In late 2012 the EU Commission presented an action plan for tackling tax fraud and tax evasion, in an interview with the IFC Economic Report, the Directorate General for Taxation & Customs, Philip Kermode, discusses the issues of tax planning, tax avoidance and tax evasion in the EU.
IFC REVIEW - How big a problem is tax fraud and evasion within the EU?
Phillip Kermode: We do not have a precise estimate, but the problem is very significant. According to some estimates it could be as much as a € 1 trillion per year although further work is needed in the area of quantifying potential losses.
IFC: How significant has it been in contributing to the EU’s current economic problems?
PK: Tax receipts are an essential part of the revenue sources of EU Member States so the extent to which taxes are not collected in line with the intentions of the legislators puts pressure on Member State finances. This can lead to an unfair sharing of the burden of paying for public services and an increase in sovereign debt. In this sense tax fraud and evasion undermine Member States' ability to finance solutions to deal with the current economic problems. Dealing effectively with this problem is therefore part of the solution.
IFC: How important is it that action is taken on a Europe-wide level to tackle the problem of tax evasion?
PK: It is crucial. Globalisation is a tangible reality for businesses but also for tax evaders. Tax administrations must be able to react and this can only be done through co-operation. The EUs Internal Market is built on the Treaty freedoms but the benefits that they bring must not be undermined by a possibility for tax evaders to escape attention because of the lack of co-ordinated, co-operative action by Member States. So the solution must ensure individual Member State action is supported by high levels of co-operation and where possible this must be extended beyond the EU.
IFC: Is if feasible to expect a unified approach to the problem?
PK: It is needed. It is the meaning of our action plan of last December. In this action plan we have put forward 34 measures, consisting of a mix of ideas for both legislative and non-legislative action, to ensure that many of the different elements that make tax fraud and evasion possible are addressed at the appropriate level and that tax administrations in the EU have the appropriate tools to deal with the problems. In a context where decisions are taken by unanimity, the feasibility of legislative actions will depend on the commitment of Member States to take decisive action. EU leaders at the European Summit on 22 May positively confirmed and recognised the need for action.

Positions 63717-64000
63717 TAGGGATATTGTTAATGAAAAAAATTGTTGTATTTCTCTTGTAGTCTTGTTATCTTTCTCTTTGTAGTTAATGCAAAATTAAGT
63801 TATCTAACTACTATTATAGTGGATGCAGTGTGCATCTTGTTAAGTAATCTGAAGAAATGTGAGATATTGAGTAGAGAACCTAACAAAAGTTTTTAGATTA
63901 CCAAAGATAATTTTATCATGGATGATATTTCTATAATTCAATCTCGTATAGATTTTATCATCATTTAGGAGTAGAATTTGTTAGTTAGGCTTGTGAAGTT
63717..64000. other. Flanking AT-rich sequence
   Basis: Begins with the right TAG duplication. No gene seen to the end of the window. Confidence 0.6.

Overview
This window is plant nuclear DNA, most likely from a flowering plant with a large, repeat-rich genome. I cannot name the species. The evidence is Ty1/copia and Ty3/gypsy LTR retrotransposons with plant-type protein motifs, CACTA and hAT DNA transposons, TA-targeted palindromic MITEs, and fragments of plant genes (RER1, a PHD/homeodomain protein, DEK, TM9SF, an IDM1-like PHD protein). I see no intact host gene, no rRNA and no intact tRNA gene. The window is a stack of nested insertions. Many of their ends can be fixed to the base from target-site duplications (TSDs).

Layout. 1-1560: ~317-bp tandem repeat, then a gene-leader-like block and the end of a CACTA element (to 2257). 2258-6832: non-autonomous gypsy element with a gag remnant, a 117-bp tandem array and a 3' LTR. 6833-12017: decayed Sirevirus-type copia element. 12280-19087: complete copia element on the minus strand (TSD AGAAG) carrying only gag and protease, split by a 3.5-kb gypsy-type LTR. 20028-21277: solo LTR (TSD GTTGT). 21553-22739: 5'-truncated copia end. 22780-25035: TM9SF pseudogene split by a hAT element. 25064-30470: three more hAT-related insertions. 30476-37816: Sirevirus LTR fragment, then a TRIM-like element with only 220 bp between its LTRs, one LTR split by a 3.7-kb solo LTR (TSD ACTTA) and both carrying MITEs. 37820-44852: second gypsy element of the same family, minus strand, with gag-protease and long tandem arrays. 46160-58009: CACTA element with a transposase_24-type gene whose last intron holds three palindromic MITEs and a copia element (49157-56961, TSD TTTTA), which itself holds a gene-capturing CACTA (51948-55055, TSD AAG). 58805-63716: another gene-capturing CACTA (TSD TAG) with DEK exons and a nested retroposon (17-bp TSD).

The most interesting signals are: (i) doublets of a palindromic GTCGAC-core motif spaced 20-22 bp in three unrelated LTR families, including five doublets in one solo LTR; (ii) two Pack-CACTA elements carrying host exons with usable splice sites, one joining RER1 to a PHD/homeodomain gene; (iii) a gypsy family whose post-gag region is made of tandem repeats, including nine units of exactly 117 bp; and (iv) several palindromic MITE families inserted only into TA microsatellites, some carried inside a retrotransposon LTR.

IFC: To what extent can these problems (tax evasion, lack of common standard re tax) be blamed for Cyprus’ implosion as an international finance centre?
PK: Tax evasion and mismatches in Member States' tax legislation affect all Member States. While not directly responsible for the difficulties in the Cyprus financial system, these issues represent an overall weakness in the system in that lack of transparency and sound rules can create an unsound environment.
IFC: There has been increased attention on corporate tax planning – should individual corporations or the governments bear responsibility for the tax or lack of tax being paid by international corporations such as Google, Starbucks etc?
PK: The Commission has addressed the issue of corporate tax planning, or to be more precise aggressive tax planning, in one of the recommendations that it issued with its Action plan last December. The situation in the world at large is complex. The rules that have guided international taxation for decades are showing their age and in particular the fact that they are not adapted to deal with the complex modern business world which includes multinational group structures, unlike the models used in the past. These rules need to be modernised. This is where governments and international organisations need to act. But companies also have to respect the fact that significant reputational damage can be done where they are seen to be avoiding their social responsibilities. Manipulation of tax systems of different jurisdictions in the international environment is just not acceptable. In short everyone needs to act now.
IFC: One of the recommendations in the EU Action Plan includes the blacklisting of third countries not meeting minimum standards of good governance in tax matters – what constitutes the minimum standard of good governance?
PK: We are taking an ambitious approach. In recent years the OECD has been promoting, with considerable success, the two pillars of transparency and information exchange. What we propose is to give equal emphasis to an important third pillar: Fair tax competition. In the EU, Member States apply the principles of fair tax competition set out in our Code of Conduct on business taxation, and we have seen some considerable achievements in this area as a result. The Commission believes that using these principles as a basis for assessing third countries' tax regimes is a fair and effective way to establish a common EU approach to tax havens.
IFC: Will this be tackled within the EU before tackling third countries?